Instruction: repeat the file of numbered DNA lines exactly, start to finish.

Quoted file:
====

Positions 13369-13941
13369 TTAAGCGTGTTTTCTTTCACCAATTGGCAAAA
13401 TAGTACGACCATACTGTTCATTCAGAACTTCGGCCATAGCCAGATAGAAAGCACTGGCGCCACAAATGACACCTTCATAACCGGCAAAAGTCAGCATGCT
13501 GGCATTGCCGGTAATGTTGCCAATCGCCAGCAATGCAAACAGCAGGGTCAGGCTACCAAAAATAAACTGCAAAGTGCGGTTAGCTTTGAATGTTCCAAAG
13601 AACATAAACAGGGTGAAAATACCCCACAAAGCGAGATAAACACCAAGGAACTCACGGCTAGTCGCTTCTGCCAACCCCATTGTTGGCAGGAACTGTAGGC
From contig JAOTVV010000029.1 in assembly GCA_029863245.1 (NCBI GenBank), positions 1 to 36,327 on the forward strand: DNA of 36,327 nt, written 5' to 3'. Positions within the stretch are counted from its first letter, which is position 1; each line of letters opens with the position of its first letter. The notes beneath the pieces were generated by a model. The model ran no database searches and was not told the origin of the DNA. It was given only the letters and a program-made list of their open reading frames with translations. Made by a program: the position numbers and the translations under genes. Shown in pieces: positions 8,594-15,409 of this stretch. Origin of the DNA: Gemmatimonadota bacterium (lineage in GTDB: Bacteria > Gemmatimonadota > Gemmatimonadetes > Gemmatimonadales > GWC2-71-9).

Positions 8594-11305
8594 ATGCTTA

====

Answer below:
Positions 13369-13941
13369 TTAAGCGTGTTTTCTTTCACCAATTGGCAAAA
13401 TAGTACGACCATACTGTTCATTCAGAACTTCGGCCATAGCCAGATAGAAAGCACTGGCGCCACAAATGACACCTTCATAACCGGCAAAAGTCAGCATGCT
13501 GGCATTGCCGGTAATGTTGCCAATCGCCAGCAATGCAAACAGCAGGGTCAGGCTACCAAAAATAAACTGCAAAGTGCGGTTAGCTTTGAATGTTCCAAAG
13601 AACATAAACAGGGTGAAAATACCCCACAAAGCGAGATAAACACCAAGGAACTCACGGCTAGTCGCTTCTGCCAACCCCATTGTTGGCAGGAACTGTAGGC
From contig JAOTVV010000029.1 in assembly GCA_029863245.1 (NCBI GenBank), positions 1 to 36,327 on the forward strand: DNA of 36,327 nt, written 5' to 3'. Positions within the stretch are counted from its first letter, which is position 1; each line of letters opens with the position of its first letter. The notes beneath the pieces were generated by a model. The model ran no database searches and was not told the origin of the DNA. It was given only the letters and a program-made list of their open reading frames with translations. Made by a program: the position numbers and the translations under genes. Shown in pieces: positions 8,594-15,409 of this stretch. Origin of the DNA: Gemmatimonadota bacterium (lineage in GTDB: Bacteria > Gemmatimonadota > Gemmatimonadetes > Gemmatimonadales > GWC2-71-9).

Positions 8594-11305
8594 ATGCTTA